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Turning 30 South American Style With the dreaded 30th birthday looming, I ran away to South America to celebrate the landmark birthday in style.

Magic Malbec Moments in Mendoza

ARGENTINA | Wednesday, 30 January 2008 | Views [1048]

The rain clouds are gathering outside and we are in a dimly lit barn looking at four glasses of red wine. They have been laid up in order for the perfect testing. Instinct tells us that there is probably some sort of etiquette to this and the two knowledgeable red wine raised women behind the bar are staring at us expectantly. After a few sips they ask us which one we like. We know there is a right answer and this being Argentina, heck Mendoza, it is probably Malbec. But the rebel inside me shouts just tell the truth. I say the young Tempranillo. I don´t know why, I just like it. Of all four, that was the only wrong answer. The knowledgeable lady with the sophisticated palate tells me that the right answer was Malbec. Tempranillo apparently is a light fluffy drink for people who know nothing about wine. That just about sums me up.
We were on a wine tour of the lovely vineyards that surround the Maipu area just outside of lovely leafy laid back Mendoza. Producing 70 per cent of Argentina`s wine, mostly Malbec, they stretch for miles. The young vines are surrounded by the Andes in the distance with antique sluice gates ferrying fresh mountain water dotted around the side streets. Steve was on his super dooper Specialized that has carried him across the continent, I hired my bike from Mr Hugo's Bike Tours, a family business run by the most amazingly friendly people. We went to the wine museum first, then a little chocolate shop then pedaled like fury down to the boutique wineries around 5km away, racing against an approaching storm. Cycling is fun when you have fine wine and chocolate liquor sloshing around in your tummy.
It was just lovely. We got to see the vineyards with all the grapes ready for harvest, learned how they sourced water from the Andes and cared for the grapes throughout their life cycle as if they were new born babies. Then we got to sample the finished product, some for free, some better wines for a small testing fee. Most places clock you for the chancer you are and are happy to pour a few drinks and let you knock them back. Others seem genuinely chuffed to have the job of making wine and really want you to appreciate their product. They will enthuse wildly about aromas, peppers, depth et cetera, so you just nod and smile and always say the Malbec is the best.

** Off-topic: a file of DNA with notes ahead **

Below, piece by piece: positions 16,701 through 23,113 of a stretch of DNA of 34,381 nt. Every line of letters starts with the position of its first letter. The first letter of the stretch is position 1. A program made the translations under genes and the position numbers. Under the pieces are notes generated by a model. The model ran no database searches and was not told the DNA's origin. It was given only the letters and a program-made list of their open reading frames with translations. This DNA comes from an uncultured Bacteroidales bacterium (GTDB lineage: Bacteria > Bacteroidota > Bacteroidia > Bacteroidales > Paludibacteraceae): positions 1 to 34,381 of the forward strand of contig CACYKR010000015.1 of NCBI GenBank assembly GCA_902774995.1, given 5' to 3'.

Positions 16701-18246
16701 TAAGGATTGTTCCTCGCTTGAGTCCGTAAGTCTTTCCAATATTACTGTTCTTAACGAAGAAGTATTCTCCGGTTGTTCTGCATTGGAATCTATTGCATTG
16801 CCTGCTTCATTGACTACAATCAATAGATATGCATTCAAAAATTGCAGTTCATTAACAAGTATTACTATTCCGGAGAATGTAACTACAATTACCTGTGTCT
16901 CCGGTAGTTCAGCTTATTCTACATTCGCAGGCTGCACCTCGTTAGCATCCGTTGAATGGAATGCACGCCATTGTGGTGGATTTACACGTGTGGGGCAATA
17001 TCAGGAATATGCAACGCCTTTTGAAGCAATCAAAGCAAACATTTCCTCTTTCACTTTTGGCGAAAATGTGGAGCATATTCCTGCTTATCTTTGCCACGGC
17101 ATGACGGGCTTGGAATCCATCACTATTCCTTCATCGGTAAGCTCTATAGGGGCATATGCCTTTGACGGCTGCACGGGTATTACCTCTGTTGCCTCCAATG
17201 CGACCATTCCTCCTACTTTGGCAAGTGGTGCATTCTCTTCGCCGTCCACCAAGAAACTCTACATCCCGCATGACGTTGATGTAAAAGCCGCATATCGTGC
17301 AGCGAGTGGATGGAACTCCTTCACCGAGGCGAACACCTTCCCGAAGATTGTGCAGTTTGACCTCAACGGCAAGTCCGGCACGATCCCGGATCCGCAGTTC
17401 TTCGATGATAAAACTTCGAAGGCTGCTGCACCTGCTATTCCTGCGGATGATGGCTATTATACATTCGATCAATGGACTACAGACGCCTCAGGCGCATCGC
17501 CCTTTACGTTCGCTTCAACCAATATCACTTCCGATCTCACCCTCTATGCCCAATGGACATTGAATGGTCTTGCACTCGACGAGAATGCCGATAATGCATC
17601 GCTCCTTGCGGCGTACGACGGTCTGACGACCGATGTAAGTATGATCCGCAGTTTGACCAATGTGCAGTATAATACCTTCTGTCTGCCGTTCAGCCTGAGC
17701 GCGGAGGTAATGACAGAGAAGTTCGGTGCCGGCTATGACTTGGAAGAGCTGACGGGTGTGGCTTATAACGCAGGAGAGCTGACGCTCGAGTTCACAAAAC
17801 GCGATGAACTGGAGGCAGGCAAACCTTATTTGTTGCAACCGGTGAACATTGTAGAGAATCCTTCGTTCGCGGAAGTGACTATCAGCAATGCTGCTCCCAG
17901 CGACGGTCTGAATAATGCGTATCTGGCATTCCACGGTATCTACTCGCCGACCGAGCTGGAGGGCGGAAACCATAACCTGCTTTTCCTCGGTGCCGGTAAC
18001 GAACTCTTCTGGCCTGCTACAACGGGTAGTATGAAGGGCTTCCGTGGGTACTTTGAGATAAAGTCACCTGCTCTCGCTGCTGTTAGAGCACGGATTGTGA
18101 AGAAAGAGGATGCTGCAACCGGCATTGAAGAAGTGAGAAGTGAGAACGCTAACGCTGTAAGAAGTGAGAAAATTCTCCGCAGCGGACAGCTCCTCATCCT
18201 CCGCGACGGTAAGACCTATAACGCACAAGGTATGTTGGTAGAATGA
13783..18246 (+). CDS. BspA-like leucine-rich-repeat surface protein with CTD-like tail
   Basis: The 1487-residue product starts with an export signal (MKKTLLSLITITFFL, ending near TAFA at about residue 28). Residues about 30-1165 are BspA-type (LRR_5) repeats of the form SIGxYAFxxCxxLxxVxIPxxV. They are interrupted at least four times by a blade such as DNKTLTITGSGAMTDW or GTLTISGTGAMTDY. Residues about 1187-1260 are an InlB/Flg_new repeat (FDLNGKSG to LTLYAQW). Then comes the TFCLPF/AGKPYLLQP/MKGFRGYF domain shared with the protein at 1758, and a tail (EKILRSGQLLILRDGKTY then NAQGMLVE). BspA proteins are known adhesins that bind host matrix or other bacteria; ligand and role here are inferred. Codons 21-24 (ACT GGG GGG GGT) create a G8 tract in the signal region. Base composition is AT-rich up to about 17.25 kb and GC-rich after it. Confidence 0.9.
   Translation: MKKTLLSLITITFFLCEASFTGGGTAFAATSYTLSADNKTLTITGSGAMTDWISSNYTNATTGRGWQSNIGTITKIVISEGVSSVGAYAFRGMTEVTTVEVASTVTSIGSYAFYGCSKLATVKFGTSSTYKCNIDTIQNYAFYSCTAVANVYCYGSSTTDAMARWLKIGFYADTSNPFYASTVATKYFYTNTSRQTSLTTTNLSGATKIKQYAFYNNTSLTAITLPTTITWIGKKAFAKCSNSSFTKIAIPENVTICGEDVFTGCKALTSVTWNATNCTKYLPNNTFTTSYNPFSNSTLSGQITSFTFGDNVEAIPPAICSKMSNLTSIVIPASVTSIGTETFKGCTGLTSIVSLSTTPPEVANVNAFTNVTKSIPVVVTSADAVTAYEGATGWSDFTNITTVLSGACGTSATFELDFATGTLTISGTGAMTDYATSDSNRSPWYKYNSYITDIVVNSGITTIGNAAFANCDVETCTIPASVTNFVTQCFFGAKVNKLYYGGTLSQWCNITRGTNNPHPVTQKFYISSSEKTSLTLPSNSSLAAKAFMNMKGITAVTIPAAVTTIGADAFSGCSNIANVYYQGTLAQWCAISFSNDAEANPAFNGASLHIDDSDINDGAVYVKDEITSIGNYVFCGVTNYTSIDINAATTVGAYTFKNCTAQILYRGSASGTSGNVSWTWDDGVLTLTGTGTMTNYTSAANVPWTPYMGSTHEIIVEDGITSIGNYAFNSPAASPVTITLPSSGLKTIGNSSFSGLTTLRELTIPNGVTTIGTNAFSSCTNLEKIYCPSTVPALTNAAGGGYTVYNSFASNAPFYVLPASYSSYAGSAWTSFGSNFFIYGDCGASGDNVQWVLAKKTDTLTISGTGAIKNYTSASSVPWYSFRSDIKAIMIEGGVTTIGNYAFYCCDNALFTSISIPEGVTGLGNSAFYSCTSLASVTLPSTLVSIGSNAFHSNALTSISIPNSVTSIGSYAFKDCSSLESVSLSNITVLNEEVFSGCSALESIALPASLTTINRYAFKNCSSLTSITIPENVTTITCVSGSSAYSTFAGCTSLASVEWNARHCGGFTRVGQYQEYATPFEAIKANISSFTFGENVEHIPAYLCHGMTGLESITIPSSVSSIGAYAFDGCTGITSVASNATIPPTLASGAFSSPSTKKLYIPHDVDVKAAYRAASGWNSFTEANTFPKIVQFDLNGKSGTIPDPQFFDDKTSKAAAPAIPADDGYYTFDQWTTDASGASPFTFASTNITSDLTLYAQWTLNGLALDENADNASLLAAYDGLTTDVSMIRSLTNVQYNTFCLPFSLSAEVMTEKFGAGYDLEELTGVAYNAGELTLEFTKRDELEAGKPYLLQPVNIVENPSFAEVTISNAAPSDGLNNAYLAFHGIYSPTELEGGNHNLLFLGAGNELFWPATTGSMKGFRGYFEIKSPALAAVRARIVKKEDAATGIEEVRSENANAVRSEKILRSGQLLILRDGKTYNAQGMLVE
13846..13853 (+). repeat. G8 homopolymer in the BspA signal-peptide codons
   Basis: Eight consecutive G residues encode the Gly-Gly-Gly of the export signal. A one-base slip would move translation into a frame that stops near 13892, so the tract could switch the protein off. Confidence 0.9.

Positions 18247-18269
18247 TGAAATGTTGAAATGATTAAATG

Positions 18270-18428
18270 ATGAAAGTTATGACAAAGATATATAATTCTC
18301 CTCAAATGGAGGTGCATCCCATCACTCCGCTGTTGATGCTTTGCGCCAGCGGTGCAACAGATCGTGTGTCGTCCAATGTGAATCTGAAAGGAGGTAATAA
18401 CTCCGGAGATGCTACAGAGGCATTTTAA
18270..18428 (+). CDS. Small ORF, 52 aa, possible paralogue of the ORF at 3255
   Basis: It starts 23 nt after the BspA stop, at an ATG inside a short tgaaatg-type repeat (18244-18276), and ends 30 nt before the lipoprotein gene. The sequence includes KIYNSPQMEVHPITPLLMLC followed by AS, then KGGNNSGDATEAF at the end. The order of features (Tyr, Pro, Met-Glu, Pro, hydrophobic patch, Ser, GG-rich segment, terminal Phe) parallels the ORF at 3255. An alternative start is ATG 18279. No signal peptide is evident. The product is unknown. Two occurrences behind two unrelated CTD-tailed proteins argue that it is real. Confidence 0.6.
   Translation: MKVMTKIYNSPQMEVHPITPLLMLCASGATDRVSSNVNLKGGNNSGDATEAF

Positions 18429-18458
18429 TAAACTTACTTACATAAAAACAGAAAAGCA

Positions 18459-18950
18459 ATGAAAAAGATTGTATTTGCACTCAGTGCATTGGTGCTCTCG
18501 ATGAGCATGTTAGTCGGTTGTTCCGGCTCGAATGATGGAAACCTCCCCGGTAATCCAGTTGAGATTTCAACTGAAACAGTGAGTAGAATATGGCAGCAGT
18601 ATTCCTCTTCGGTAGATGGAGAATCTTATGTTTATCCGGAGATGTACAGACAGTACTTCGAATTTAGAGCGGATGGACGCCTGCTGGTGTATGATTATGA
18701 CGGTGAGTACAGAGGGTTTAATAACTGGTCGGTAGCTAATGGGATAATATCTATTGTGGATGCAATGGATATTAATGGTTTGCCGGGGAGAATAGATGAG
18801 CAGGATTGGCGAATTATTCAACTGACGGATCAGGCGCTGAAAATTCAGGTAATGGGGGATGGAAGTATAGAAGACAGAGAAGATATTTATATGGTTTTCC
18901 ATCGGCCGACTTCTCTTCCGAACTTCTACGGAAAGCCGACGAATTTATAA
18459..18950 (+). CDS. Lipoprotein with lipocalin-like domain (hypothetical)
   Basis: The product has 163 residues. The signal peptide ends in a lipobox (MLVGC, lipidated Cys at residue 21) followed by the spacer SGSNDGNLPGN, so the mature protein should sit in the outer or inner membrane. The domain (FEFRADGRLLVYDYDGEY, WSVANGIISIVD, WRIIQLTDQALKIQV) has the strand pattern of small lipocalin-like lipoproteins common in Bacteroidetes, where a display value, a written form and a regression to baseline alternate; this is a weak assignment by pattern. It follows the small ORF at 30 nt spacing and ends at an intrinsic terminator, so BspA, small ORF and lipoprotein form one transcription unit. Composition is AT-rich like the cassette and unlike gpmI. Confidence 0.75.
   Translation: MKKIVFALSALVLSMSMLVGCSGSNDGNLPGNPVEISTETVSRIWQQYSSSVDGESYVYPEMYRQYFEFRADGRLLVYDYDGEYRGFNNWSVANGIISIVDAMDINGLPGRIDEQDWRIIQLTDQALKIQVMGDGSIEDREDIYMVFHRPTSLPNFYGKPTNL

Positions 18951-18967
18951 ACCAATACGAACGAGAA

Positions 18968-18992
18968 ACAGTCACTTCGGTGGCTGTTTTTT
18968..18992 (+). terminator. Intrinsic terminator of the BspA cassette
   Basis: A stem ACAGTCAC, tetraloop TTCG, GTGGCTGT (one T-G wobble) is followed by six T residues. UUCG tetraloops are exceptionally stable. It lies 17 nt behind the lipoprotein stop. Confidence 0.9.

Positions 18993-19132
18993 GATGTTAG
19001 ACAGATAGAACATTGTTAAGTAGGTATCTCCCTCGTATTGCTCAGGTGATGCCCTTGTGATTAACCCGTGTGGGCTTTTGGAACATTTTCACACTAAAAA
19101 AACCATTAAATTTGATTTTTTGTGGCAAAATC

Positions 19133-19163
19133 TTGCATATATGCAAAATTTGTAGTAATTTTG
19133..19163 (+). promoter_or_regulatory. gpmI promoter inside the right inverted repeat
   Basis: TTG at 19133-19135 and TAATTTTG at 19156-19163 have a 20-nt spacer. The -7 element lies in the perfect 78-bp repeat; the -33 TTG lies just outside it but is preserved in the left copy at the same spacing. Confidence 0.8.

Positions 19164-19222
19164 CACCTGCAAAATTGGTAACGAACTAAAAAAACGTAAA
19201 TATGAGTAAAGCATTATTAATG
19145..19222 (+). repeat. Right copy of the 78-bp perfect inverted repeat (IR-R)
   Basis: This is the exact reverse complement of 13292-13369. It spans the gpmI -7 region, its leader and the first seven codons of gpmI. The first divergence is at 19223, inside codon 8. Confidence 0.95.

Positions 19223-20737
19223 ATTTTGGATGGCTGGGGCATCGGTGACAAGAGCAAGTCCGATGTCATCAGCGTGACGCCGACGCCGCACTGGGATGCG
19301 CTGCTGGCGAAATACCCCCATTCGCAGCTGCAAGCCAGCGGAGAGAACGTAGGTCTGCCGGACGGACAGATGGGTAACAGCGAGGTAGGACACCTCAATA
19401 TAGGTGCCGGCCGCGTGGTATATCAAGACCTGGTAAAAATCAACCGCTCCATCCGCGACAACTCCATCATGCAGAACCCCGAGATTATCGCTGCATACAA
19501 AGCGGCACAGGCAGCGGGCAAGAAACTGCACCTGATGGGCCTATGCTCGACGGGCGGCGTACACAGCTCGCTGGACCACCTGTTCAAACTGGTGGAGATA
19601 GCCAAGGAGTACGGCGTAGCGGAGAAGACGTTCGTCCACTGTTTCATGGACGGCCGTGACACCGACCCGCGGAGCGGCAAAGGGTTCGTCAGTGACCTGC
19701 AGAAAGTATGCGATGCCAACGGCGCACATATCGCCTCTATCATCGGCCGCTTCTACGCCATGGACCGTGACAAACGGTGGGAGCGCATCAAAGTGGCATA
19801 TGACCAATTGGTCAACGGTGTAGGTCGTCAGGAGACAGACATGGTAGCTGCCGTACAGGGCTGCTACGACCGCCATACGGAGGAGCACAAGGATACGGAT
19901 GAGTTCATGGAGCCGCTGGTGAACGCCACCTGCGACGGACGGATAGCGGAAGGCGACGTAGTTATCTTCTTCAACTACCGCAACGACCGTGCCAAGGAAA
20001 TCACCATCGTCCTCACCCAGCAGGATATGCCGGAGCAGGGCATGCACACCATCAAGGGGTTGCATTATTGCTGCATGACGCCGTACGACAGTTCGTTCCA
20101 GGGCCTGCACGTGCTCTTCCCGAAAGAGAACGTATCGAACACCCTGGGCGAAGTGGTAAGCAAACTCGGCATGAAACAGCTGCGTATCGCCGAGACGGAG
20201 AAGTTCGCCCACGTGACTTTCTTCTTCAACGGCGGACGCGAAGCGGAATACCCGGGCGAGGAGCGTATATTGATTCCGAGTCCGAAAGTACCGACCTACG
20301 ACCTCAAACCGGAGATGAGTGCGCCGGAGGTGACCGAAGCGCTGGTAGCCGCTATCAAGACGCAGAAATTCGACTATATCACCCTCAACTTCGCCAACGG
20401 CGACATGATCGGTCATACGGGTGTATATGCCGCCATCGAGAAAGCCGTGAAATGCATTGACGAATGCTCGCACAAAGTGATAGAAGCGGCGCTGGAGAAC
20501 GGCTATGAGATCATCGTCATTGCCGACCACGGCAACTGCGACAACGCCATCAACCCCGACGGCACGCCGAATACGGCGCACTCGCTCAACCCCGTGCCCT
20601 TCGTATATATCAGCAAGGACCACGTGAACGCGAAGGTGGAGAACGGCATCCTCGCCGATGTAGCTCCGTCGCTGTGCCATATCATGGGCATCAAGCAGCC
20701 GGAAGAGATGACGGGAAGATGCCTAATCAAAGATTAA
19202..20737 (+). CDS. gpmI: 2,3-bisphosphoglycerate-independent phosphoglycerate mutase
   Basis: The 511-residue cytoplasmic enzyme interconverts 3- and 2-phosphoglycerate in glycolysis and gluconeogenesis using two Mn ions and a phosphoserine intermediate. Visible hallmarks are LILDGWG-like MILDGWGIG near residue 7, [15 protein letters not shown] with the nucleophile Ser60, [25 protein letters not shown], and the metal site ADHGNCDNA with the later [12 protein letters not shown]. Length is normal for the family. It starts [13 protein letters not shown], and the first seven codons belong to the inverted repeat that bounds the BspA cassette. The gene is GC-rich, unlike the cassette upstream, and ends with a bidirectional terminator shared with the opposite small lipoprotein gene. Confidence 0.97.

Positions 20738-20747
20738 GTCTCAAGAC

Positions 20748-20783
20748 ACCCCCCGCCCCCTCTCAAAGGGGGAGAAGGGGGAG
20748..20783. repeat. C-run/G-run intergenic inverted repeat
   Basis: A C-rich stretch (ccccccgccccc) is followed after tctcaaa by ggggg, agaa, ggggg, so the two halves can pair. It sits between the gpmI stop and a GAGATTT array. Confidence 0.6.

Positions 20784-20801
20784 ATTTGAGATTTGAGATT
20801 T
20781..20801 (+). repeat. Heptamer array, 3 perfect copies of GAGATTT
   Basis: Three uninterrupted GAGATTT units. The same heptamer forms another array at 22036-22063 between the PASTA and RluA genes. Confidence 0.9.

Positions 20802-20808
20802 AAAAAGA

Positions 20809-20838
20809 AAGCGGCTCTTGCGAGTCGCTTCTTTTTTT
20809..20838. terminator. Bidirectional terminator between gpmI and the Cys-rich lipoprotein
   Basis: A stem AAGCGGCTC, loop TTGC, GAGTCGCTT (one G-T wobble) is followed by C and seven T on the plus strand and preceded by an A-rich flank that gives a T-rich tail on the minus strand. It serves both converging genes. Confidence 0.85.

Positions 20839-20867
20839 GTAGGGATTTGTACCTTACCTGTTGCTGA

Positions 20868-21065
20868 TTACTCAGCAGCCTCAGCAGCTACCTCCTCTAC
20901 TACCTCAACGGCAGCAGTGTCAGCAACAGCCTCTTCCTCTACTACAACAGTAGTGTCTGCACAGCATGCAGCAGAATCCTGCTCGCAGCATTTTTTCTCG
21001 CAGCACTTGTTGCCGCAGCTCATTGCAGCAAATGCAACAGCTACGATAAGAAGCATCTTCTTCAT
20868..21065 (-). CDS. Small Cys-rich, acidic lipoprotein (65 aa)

We were always against the clock owing to a mix up of meeting points that knocked a couple of hours off our day already, but the approaching storm added impetus as many smaller places needed all hands on deck to protect the grapes so closed their wee testing shops.
It finally caught us half way through a tour of the Carinae bodega, a really lovely place run by a couple from France. We were just learning about the owners fascination with astrology when the police arrived and told us we had to go with them. Apparently it is too dangerous to cycle in the rain. So our wine tour ended with the two bikes on the back of a police truck and us sandwiched between three of Mendoza`s finest armed officers. Fun, fun, fun.
 

Tags: andes, argentina, bike tour, bodegas, cabernet sauvignon, cycle, malbec, mendoza, tempranillo, vineyards

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